The upper echelon may contain the same 10 companies as last year, but their shifting positions hint at strong currents in consumer preferences and culture.
2015 ranking: 1 | Ad spend: US$1.1bn
Samsung retained its top spot in terms of customer perception, despite a tough year which saw mobile phone sales squeezed by Android competitors. Its full-year operating profit for 2015 was US$22.5 billion, compared to US$21.3 billion in 2014. Its mobile division made US$1,9 billion profit in 4Q2015, a 7.3-percent decline from the previous quarter. Its semiconductor business outperformed other units with an operating profit of US$2.4 billion, compared to US$2.3 billion y-o-y, but the company warned its mobile and semiconductor businesses were likely to see a sluggish start to 2016.
Samsung released Galaxy S6 Edge Plus and Note 5 in August 2015, beating new iPhones to the market by about a month. They debuted after lackluster sales of the premium Galaxy S6 prompted price cuts and rebates to customers buying on installments or a leasing plan. Samsung then wasted little time in launching the Galaxy S7 Edge in January 2016, largely to favourable reviews for its expandable storage, a dual-pixel camera, 3,600mAh battery and always-on display.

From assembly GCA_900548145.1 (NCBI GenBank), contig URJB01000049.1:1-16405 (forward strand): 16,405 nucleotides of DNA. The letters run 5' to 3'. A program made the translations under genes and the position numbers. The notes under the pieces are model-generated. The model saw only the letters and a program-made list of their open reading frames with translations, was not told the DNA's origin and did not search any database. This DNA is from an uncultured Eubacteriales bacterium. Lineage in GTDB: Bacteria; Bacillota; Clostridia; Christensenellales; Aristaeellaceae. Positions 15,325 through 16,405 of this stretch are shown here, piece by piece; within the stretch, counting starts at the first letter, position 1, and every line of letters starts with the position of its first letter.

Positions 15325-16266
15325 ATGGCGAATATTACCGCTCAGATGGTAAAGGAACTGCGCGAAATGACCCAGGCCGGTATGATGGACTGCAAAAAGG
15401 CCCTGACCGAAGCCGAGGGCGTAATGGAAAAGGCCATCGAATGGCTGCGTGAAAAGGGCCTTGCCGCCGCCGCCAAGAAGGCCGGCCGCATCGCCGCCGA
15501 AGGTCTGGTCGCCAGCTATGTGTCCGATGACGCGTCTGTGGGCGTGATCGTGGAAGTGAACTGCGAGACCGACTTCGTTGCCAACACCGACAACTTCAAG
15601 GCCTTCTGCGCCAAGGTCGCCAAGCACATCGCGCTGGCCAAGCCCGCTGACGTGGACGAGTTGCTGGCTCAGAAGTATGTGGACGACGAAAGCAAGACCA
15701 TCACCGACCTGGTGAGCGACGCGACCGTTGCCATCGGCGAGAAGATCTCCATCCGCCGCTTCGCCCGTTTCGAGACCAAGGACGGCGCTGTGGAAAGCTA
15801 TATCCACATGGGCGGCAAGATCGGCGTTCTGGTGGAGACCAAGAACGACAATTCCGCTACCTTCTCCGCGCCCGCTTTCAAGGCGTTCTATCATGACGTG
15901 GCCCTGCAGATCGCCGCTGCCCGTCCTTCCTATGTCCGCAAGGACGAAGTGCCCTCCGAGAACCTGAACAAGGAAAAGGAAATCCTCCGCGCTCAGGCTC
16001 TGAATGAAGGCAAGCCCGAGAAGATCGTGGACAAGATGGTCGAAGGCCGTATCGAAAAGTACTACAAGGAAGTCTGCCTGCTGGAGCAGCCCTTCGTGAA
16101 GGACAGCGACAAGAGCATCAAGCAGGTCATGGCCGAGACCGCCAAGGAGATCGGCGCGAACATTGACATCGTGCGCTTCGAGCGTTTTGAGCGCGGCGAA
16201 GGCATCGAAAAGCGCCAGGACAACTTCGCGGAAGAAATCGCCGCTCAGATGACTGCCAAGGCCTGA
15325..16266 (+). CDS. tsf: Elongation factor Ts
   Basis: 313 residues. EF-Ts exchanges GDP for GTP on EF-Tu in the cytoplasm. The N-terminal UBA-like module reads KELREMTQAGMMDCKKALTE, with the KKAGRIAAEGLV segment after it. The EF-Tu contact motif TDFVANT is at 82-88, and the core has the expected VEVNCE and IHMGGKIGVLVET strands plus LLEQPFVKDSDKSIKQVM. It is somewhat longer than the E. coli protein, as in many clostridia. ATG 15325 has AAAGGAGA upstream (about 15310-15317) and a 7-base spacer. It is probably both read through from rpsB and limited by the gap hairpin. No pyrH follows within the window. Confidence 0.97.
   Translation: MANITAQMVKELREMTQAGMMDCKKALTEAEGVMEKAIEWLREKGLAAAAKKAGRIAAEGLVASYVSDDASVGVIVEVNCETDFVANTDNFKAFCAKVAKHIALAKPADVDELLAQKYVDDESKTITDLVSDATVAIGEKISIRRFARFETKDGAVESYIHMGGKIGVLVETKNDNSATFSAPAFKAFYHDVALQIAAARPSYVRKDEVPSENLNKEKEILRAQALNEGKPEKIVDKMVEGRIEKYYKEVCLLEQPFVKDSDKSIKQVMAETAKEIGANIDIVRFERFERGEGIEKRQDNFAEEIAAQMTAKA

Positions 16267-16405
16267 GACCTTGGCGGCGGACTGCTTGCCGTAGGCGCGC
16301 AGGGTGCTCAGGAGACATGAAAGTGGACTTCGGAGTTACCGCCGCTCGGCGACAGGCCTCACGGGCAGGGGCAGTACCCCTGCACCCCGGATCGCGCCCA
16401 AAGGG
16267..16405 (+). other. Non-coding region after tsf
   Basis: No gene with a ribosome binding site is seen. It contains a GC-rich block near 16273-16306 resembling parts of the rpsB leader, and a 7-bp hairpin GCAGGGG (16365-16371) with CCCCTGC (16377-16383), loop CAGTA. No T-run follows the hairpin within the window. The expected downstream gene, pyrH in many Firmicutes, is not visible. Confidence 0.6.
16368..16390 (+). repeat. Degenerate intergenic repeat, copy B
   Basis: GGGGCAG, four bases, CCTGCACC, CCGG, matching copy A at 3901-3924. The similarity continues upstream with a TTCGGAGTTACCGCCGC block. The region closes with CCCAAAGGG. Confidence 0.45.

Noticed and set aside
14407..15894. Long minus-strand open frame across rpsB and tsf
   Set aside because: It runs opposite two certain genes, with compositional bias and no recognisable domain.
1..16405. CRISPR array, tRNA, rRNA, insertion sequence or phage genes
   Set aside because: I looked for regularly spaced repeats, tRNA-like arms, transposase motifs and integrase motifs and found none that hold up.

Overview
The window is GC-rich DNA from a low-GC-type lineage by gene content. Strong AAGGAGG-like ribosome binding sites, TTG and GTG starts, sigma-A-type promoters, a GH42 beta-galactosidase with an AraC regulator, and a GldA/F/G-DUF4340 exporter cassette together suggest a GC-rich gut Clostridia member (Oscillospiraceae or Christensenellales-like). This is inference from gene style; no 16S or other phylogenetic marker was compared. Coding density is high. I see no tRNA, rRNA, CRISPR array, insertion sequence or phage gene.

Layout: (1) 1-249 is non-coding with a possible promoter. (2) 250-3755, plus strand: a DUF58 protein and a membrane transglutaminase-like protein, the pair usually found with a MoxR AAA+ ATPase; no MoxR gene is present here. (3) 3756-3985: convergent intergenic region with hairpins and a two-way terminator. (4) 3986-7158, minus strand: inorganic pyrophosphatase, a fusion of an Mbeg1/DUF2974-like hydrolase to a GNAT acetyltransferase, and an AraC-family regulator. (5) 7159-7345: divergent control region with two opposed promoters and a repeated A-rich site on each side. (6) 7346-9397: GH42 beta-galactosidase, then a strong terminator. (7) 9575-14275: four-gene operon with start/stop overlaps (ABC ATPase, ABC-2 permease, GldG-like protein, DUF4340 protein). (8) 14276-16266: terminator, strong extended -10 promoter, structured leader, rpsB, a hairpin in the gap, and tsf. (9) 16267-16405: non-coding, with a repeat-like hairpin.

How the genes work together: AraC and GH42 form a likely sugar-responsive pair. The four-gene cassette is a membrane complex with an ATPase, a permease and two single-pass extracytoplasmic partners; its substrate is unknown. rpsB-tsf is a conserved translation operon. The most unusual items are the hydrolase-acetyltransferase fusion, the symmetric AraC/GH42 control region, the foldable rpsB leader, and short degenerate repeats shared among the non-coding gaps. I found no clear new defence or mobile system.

While it’s usually its mobile devices—the firm topped the list in nine of 13 markets we surveyed—that get the most attention, Samsung’s top ranking is cemented by its performance in consumer electronics. The Top 1000 Brands data shows it ranks in the top five in all but two markets for camcorders, cameras and refrigerators.
It also posts impressive results in TV, topping the list in 10 markets, and in home audio where it is in top five in 13 countries. For tablets, it is ranked second in 10 markets, each time being pipped to the top spot by Apple.
2015 ranking: 4 | Ad spend: US$666m
Apple jumped up two places to 2 in 2016 Top 1000 Brands list, showing that consumer perception doesn’t track the stock market or trading figures: Apple shares ended 2015 down by around 4 percent—its first annual drop since 2008.
The bad financial news continued into 2016 when the company reported a nearly 13-percent fall in quarterly sales to US$50.6 billion, the first time revenue at the world’s most valuable publicly-traded company had declined in 13 years.
That said, Apple can point to multiple successes on a product and marketing level over the past year: iPhone sales outperformed the wider market and Apple captured a 15-percent share of the smartphone market by volume.
In addition to iPhones, Apple’s services business and accessories (including Apple Watch) continues to grow at a solid pace, while the firm crossed an important milestone in the last calendar year with more than one billion Apple devices now active globally, across iMac, iPod, iPhone, iPad, Apple TV and Apple Watch.